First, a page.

The first step in the design is to select the switching frequency. The excel tool will calculate the maximum switching frequency based on maximum input voltage, output voltage and minimum ontime. It will also calculate the maximum switching frequency based on output shortcircuit condition: This is related to the minimum dutycycle that the converter is able to achieve in output shortcircuit with frequency foldback. For this design, we’ll set the frequency at 400kHz which will satisfy both conditions. See figure 3.
Figure 3
Next step is the inductor value calculation: For this design we will set the inductor ripple current at 30% of the IC rated current. The design tool will calculate the inductor value based on this ripple current. It will also calculate the minimum required inductance to satisfy the converter slope compensation requirement. We will choose 47uH inductance, which should have a saturation current that is higher than 0.58A.
Figure 4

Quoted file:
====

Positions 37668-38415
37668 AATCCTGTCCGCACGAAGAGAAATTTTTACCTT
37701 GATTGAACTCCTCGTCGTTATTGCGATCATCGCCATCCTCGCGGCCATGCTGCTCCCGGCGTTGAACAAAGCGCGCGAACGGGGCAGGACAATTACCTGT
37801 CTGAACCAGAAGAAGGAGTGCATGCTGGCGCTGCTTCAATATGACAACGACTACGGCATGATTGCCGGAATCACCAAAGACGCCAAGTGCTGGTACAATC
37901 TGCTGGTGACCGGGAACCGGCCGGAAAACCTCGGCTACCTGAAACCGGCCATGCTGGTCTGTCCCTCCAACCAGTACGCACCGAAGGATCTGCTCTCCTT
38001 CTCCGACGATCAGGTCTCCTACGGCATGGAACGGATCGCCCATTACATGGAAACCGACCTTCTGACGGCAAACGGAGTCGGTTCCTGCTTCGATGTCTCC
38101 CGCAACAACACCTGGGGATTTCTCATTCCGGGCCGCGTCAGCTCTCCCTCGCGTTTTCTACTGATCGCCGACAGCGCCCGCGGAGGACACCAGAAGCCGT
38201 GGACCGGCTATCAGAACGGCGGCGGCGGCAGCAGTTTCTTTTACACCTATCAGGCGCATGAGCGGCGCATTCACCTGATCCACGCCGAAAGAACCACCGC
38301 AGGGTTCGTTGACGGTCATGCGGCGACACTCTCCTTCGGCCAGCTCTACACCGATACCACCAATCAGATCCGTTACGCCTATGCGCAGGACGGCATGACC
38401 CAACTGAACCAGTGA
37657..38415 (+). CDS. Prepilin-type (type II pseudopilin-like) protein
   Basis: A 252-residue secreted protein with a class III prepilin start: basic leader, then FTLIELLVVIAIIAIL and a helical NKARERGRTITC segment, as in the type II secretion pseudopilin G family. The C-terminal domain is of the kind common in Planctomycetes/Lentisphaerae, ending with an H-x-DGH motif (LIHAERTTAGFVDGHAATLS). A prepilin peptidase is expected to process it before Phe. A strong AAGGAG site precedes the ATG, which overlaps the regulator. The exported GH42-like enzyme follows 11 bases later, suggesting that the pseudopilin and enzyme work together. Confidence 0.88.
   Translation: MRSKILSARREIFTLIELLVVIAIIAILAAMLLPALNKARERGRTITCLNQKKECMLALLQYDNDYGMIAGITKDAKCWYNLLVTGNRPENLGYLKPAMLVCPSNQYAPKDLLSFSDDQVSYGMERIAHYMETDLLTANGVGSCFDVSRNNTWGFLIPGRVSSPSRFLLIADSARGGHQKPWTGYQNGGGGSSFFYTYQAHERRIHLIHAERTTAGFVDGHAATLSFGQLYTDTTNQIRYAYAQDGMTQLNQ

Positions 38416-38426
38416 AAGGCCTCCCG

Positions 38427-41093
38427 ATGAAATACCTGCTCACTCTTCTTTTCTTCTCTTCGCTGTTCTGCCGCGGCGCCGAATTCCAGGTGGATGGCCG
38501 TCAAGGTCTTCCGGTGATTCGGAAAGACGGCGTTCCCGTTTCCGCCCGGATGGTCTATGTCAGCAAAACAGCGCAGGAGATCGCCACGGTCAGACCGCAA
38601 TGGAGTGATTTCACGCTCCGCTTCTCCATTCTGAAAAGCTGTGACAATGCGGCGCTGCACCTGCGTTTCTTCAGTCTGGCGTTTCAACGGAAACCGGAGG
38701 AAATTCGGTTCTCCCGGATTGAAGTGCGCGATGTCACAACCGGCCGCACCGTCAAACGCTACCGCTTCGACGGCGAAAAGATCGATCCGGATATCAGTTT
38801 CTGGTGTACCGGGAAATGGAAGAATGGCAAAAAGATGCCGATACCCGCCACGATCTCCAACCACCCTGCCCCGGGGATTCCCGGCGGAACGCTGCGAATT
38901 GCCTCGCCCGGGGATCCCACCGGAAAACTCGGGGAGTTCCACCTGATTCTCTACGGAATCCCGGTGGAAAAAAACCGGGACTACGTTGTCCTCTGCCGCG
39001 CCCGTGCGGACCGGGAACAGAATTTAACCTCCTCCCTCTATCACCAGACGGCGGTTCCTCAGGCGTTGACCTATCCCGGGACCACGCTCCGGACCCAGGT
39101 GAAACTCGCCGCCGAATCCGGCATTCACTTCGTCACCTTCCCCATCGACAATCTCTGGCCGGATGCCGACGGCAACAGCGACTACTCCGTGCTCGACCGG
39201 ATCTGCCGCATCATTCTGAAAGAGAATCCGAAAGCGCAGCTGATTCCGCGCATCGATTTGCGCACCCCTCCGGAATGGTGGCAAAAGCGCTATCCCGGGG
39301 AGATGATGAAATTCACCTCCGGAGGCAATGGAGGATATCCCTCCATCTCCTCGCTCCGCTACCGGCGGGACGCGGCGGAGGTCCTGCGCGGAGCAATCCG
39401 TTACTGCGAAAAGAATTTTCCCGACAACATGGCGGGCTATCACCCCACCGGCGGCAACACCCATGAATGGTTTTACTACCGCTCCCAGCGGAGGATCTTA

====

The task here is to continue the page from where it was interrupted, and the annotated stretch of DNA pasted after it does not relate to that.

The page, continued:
For this design, a Würth Electronic WELQS 74404052470 type was choosen. Figure 5 shows the specifications.
Figure 5
The next step is the input capacitor selection. The design tool will calculate the required effective input capacitance to keep the peakpeak input voltage ripple lower than 1.3Vpp at worst case input voltage and output current.
Figure 6
For this design, a single 2.2µF/100V MLCC capacitor HMK316AC7225KLTE was chosen. Since the effective capacitance highly depends on input DC voltage, we should enter the capacitance decrease rate at nominal, minimum and maximum input voltage: The capacitance decrease over DC bias can be found from the capacitance characteristics datasheet, see figure 7 left side. The design tool will then calculate the effective input capacitance and the expected input voltage ripple at each input voltage. It will also calculate the maximum RMS current in the input capacitor. You can then check the temperature rise of the capacitor at this condition (figure 7 right side). In this design the RMS ripple current is very small and hardly leads to any dissipation in the capacitor.
Figure 7
The next step is the output capacitor selection. Its value will determine the output voltage ripple and the voltage sag during load transient at a given load step and converter control bandwidth. For this design we’ll set the control bandwidth at 10% of the switching frequency. The load step voltage sag requirement will now define the minimum required effective output capacitance value, which is 7.26μF.
Figure 8